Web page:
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Old 12-09-18, 04:48 PM
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Re: Amusement park: Give us the finger, we won’t tell! (Biometric data lawsuit)

Maybe I'm missing something, but why is a fucking amusement park collecting fingerprints?
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Old 12-09-18, 04:55 PM
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Re: Amusement park: Give us the finger, we won’t tell! (Biometric data lawsuit)

Originally Posted by zyzzle View Post
Spoiler:
Same type of circular and fallacious logic that all these companies use to weasel their way out of liability. The main point seems to be the plantiff is saying "Look, I'm calling out your game. You're not my friend, and you're harvesting my data for some nefarious, unclear purpose, which definitely doesn't have my best interests at heart. I don't want you to do that. Stop. And pay me for my trouble, please."

That's it. I wish more people called out these companies like this plantiff. Europe already has. It's called the EU General Data Protection Regulation (GDPR).

Spoiler:
The US badly, desperately needs some federal rules similar to that or we'll all be owned, literally and figuratively, by these evil corporations.
Joke is on you because most, I'd say about 2/3 of European companies (even though the deadline was May of this year!), as of today...are NOT GDPR-compliant.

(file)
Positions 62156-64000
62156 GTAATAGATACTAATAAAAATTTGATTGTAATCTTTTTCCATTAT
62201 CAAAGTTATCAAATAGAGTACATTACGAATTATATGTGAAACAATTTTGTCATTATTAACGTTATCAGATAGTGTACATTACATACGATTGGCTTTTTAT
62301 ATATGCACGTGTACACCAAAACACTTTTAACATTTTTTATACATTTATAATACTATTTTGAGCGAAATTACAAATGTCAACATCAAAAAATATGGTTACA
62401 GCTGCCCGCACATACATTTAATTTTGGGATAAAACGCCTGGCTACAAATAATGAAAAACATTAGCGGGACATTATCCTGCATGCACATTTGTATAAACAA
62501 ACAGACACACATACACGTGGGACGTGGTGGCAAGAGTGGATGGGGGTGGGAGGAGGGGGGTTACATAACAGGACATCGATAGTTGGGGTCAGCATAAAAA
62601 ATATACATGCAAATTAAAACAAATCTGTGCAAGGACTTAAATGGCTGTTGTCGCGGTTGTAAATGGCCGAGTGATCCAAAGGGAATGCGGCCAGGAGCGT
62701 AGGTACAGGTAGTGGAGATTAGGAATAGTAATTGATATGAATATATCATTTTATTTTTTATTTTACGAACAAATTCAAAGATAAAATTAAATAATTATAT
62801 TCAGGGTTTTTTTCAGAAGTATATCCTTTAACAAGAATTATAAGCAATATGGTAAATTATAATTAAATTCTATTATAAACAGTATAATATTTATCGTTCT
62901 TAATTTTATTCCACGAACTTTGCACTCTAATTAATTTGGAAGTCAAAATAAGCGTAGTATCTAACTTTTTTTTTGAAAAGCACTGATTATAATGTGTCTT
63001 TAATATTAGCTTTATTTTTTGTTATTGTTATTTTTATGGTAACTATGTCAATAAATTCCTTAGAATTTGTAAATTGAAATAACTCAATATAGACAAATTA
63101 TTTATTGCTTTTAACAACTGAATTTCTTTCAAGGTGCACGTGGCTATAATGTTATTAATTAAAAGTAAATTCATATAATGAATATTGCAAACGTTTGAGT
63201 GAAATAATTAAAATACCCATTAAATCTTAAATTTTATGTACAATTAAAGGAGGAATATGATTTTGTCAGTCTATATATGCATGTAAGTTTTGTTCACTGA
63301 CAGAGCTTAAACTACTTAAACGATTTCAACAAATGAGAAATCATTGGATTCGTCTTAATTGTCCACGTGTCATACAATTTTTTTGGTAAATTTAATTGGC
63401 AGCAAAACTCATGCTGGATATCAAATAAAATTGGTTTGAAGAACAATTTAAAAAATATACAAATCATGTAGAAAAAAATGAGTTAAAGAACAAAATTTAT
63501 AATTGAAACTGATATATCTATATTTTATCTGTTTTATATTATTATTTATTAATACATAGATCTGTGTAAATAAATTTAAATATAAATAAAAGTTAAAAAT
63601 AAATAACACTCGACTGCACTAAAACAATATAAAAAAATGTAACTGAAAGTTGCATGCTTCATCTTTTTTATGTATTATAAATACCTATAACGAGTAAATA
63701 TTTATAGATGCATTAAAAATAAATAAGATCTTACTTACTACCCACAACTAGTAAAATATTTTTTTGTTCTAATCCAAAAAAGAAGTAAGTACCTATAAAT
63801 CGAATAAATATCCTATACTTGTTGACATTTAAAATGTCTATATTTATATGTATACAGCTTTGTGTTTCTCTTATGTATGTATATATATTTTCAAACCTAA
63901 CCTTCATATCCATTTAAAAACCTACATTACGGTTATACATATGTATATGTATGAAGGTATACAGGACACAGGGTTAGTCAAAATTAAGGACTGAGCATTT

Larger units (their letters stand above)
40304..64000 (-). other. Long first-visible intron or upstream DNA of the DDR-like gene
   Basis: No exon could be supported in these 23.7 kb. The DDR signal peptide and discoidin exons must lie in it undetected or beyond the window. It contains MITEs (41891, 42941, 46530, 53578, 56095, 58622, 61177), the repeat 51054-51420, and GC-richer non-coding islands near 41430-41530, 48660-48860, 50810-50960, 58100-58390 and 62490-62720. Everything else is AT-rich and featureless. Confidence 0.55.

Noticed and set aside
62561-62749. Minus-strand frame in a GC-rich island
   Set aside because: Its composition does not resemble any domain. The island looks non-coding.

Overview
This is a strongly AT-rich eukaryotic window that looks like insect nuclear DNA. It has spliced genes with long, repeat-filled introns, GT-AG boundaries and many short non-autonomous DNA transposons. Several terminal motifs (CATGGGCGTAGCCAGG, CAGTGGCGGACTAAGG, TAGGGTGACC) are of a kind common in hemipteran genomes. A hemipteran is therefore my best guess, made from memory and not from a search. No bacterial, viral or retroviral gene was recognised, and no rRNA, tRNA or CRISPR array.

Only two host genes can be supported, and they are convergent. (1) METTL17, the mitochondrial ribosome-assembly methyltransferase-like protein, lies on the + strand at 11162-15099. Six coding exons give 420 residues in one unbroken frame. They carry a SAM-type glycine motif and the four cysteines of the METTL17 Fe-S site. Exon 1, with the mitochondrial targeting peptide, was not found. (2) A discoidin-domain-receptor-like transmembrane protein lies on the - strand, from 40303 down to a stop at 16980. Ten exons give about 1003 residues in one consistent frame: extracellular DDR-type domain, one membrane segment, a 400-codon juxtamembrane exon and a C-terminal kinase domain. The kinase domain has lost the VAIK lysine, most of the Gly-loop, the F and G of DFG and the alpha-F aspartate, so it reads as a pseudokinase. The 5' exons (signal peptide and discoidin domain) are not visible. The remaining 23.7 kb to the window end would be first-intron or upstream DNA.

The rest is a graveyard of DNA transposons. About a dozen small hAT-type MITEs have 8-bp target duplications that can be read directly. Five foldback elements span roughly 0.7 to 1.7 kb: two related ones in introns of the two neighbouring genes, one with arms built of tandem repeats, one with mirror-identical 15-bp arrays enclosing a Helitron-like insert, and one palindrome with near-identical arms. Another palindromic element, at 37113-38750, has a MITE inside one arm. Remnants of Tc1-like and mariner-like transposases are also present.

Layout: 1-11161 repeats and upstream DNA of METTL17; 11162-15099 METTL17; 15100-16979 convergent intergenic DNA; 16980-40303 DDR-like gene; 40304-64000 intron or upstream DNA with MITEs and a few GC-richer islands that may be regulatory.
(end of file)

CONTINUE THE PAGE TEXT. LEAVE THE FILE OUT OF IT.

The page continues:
Just like other popular causes like the Paris Agreement, GDPR falls flat on its face.
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Old 12-09-18, 05:02 PM
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Re: Amusement park: Give us the finger, we won’t tell! (Biometric data lawsuit)

To use for their season pass holders. In order to prevent you from giving your card to somebody else to use ... er, I mean as a customer service to you in case you forget your card! Plus, I’m sure you can link it to your bank account/credit card to use for purchases.

The other bit that is slipping by most commentary I have seen is that it actually was a minor that they took the print from. Mom filed the suit.

I agree zyzzle, the US needs some sort of enforceable GDPR. However we won’t get it under the current administration. When they rolled back Net Neutrality our stupid Congressman claimed the franchise agreements that municipalities sign with cable companies would protect consumers.

However, the cat is already out of the bag. The big tech companies already own us.
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Old 12-09-18, 05:16 PM